Seth Wenig/AP Photo
Homeland Security Secretary Janet Napolitano speaks at the Council on Foreign Relations in New York, Wednesday, July 29, 2009.
Based on what was billed as Homeland Security Secretary Janet Napolitano's big policy speech today at the Council on Foreign Relations in New York, there won't be any major shifts, at least initially, in the Obama Administration's approach to homeland security.
Yes, she may do away with the oft-ridiculed, color-coded threat advisory created under the first Homeland Security secretary, Tom Ridge. But she may not, depending on what the task force she assigned to the project comes back with.
On a range of other issues, the Obama Administration's approach sounds very much like the prior administration's, only more of it.
For instance, Napolitano sang the praises of counter-terrorism intelligence being shared between federal, state and local agencies through arrangements known as fusion centers.
Fusion centers are and will be a critical part of our nation's homeland security capabilities. I intend to make them a top priority for this department to support them, build them, improve them and work with them.
She would essentially be building on the strategy begun by the Bush homeland security officials who were big believers in the centers as well.
She also talked up the Obama Administration's efforts to begin homeland security not within U.S. borders but overseas.
DHS, together with the Department of Justice, State and others, is brokering agreements with our allies in Europe and around the world to share information on air travelers in advance of their travel, to gather critical biometric information so we know who is in our country, to scan baggage and cargo effectively while still facilitating legal trade and commerce.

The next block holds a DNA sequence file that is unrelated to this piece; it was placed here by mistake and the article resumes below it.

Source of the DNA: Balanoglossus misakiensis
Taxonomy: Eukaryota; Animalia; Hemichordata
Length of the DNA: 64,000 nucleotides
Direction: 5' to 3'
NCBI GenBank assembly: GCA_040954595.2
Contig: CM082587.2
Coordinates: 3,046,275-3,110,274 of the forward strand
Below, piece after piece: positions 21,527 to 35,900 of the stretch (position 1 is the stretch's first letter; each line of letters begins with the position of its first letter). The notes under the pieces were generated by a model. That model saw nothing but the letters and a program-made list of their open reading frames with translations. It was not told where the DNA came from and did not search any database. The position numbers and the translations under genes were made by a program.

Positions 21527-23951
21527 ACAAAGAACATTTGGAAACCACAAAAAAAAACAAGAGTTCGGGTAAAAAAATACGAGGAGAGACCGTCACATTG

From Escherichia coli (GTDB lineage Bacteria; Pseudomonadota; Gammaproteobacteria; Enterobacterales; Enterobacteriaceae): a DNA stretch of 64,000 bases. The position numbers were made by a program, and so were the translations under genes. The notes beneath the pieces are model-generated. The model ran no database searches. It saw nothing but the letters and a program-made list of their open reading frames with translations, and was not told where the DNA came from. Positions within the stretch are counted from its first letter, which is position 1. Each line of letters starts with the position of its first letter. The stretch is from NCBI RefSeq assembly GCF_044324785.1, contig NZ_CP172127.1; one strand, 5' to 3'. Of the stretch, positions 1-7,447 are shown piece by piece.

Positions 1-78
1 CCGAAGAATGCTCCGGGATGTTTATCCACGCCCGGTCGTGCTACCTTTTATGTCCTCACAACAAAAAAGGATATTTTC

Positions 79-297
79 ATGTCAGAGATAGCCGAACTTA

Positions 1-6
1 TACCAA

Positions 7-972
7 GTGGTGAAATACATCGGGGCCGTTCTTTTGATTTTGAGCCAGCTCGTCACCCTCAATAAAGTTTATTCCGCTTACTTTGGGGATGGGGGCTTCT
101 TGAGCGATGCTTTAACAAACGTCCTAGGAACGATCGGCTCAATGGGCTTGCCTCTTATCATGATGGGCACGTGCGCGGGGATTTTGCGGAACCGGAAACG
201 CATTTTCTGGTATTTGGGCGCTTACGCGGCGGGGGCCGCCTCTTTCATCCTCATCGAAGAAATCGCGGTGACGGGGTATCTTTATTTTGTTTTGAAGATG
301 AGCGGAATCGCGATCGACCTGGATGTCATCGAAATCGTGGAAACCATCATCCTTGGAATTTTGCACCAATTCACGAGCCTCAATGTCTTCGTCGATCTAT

But this, too, is an extension of the approach begun by the Bush Administration. Napolitano appeared to acknowledge as much as her remarks continued:
The idea here, to paraphrase former Secretary Ridge, is that our physical United States border should be our last line of defense, not our first. So together with the Department of Justice, we have now forged agreements to prevent and combat serious crime with 13 international partners. There's more to do on this front.
Bush homeland security officials would often warn about complacency, especially as 9/11 receded further into the past.
Napolitano sounded just like her predecessors Ridge and Michael Chertoff in that respect too. And she talked about educating the populace about how to be the eyes and ears of counter-terrorism and also how to respond to the aftermath of man-made or natural disasters.
I'm often asked if complacency is a threat in the United States, and I believe the short answer is yes. But I think a better question is this: Has the United States government done everything it can to educate and engage the American people? The answer there is no. For too long we've treated the public as a liability to be protected rather than an asset in our nation's collective security. And this approach, unfortunately, has allowed confusion, anxiety and fear to linger.
This "public as a liability" idea appeared to be a shot by Napolitano at the Bush Administration. But as someone who covered the creation of the department and followed it closely for several years, the line strikes me as something of a cheap shot since the Bush homeland security officials often encouraged the idea that the public was the first line of defense. Again, it was seen as the eyes and ears.
There was one definite difference between Napolitano and her predecessors, however: her president has a rapport with the rest of the world, especially the Arab and Muslim part of it, that Bush didn't have.
Beginning at his Inauguration and continuing most recently at his historic speech in Cairo, President Obama has begun a different kind of dialogue with the Muslim and Arab worlds, recognized there is far, far more that unites than divides us.
In the end, however, her speech was definitely more of a validation of the Bush Administration's homeland-security approach than a break with it.